Nepal faces hassles in clinker import
Kathmandu, December 25
The country has been facing hassles in importing clinker from India since last week after the locals from Raxaul — bordering town of Nepal — started creating obstructions to unload the dusty cargoes like clinker and fly ash at the yard of the Raxaul station citing health hazards and the court issued a verdict in favour of the locals.
Due to congestion in the Inland Clearance Depot (ICD) Birgunj, the country had been unloading the clinker, coal and fly ash at the siding of Raxaul station and ferrying it through trucks. Now, locals have been demanding that the dusty cargoes be ferried directly to ICD Birgunj. Locals, however, have ceded to allow unloading of coal for short term, according to Ravi Shanker Sainju, joint secretary at the Ministry of Commerce.
“Currently, we are not in a position to bring clinker and fly ash directly to Birgunj dry port because there is no separate space to unload dirty cargoes. Besides, the dry port is already congested.”
Nepal has sought an alternative from the Indian government and the latter had said earlier that they would consider Ramgarhwa for the unloading facility. However, nothing has been finalised yet, as per Sainju. “India has also proposed to expand railway track to Nepal, but that would take at least six months.”
Cement manufacturers have been urging the government to sort out the issue as soon as possible as the country could face an acute shortage of cement in the near future. This is because import of cement from India has already dropped after the country enforced ‘Nepal Standard’ requirement for Indian cement since beginning of this fiscal.
Sainju and the director general of Department of Railway, Nepal are scheduled to meet the officials of Bihar government and central government in Raxaul on Tuesday to discuss possible solutions. He said expanding railway track and unloading dusty cargoes in ICD Birgunj cannot be immediate solutions. Also, the dry port is crucial for Nepal’s third-country trade.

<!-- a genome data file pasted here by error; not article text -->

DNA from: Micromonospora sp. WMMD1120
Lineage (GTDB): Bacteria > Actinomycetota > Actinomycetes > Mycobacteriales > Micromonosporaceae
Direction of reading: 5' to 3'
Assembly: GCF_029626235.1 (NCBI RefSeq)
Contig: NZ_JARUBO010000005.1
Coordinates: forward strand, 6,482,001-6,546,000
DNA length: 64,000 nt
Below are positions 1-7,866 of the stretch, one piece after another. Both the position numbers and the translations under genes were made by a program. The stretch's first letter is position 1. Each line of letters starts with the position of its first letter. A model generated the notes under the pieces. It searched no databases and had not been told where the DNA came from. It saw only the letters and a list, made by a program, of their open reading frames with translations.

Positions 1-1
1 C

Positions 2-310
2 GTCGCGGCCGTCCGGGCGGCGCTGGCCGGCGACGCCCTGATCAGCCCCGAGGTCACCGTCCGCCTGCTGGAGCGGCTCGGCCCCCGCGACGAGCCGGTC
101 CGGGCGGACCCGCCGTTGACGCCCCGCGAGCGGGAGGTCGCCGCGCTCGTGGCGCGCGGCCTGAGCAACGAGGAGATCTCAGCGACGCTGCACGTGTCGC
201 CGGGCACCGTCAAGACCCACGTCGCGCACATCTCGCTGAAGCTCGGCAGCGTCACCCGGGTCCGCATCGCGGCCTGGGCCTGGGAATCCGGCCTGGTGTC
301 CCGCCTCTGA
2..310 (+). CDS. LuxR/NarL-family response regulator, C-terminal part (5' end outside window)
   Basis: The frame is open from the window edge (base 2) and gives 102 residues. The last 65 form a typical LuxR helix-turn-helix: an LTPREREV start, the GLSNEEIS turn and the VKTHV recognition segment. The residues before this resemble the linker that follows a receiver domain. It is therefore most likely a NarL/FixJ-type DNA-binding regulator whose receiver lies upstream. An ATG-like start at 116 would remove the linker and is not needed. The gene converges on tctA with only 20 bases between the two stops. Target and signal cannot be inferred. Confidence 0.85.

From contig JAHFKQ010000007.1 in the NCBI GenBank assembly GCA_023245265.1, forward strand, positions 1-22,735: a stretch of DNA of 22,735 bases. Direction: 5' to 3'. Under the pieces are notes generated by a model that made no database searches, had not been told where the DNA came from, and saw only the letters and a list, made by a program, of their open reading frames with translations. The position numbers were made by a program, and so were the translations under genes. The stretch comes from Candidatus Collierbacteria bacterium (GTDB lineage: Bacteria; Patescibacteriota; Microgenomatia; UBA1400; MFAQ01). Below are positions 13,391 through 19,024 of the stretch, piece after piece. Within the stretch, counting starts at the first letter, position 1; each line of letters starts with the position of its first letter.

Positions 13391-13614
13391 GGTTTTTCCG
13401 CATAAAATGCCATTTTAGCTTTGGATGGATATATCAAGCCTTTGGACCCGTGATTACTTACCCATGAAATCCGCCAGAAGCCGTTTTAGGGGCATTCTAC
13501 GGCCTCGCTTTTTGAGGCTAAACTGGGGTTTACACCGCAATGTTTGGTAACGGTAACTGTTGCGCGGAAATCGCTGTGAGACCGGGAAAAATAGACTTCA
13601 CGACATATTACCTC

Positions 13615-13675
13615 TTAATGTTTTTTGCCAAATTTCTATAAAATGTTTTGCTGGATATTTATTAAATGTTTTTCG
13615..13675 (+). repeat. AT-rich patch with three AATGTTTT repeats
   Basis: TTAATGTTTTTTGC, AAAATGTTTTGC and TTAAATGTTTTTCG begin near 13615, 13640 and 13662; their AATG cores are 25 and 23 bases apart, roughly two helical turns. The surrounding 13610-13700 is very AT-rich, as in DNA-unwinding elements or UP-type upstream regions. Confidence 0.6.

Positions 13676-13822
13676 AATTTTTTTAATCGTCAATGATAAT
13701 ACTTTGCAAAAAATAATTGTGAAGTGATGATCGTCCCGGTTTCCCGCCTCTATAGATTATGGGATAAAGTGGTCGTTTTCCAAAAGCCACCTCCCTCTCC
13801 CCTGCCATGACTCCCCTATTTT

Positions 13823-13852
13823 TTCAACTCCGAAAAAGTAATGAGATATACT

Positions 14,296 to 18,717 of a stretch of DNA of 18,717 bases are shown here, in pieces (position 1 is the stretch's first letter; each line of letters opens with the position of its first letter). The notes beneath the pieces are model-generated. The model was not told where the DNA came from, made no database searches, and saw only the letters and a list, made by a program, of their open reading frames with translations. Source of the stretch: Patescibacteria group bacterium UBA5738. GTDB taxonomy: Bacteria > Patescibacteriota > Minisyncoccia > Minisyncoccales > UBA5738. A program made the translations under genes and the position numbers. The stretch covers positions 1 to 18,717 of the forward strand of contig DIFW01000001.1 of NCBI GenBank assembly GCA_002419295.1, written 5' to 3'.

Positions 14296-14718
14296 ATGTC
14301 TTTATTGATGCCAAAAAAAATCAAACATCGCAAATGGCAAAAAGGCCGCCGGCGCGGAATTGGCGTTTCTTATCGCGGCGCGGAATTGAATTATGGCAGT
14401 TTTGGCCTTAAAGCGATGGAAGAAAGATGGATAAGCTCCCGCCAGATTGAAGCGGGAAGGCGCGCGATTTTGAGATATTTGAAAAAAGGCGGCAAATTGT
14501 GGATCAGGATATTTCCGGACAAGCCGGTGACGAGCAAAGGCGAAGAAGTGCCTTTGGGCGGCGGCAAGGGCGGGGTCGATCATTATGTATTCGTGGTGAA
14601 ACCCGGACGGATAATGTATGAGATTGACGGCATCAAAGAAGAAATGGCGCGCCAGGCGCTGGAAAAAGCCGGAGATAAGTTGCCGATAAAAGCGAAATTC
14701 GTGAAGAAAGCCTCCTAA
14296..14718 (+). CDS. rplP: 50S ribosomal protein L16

“This issue could be resolved if India expedited letters of exchange (LoEs) of bulk cargo movement, under which Nepal has proposed to bring bulk cargo to the nearest rail head of India from Nepal border — Nautanwa (Bhairahawa), Rupaidiha (Nepalgunj) and Jogbani (Biratnagar). India, so far, has allowed ferrying containerised cargo to Jogbani, but not for open wagons.”
As per Dhruba Raj Thapa, president of Nepal Cement Manufacturers Association, of the total 50 cement plants operating in the country, 37 do not have their own clinker plants and are relying on clinker imported from India. In the last fiscal, Nepal imported two million tonnes of clinker from India. Of the total clinker imports, a large chunk (almost 900,000 tonnes) was imported via Raxaul, according to Thapa.
Though cement manufacturers claim that the country could be self-reliant on cement production, majority of the local plants have been importing the raw materials (clinker, fly ash and gypsum) from India and only crushing the clinker in their plants.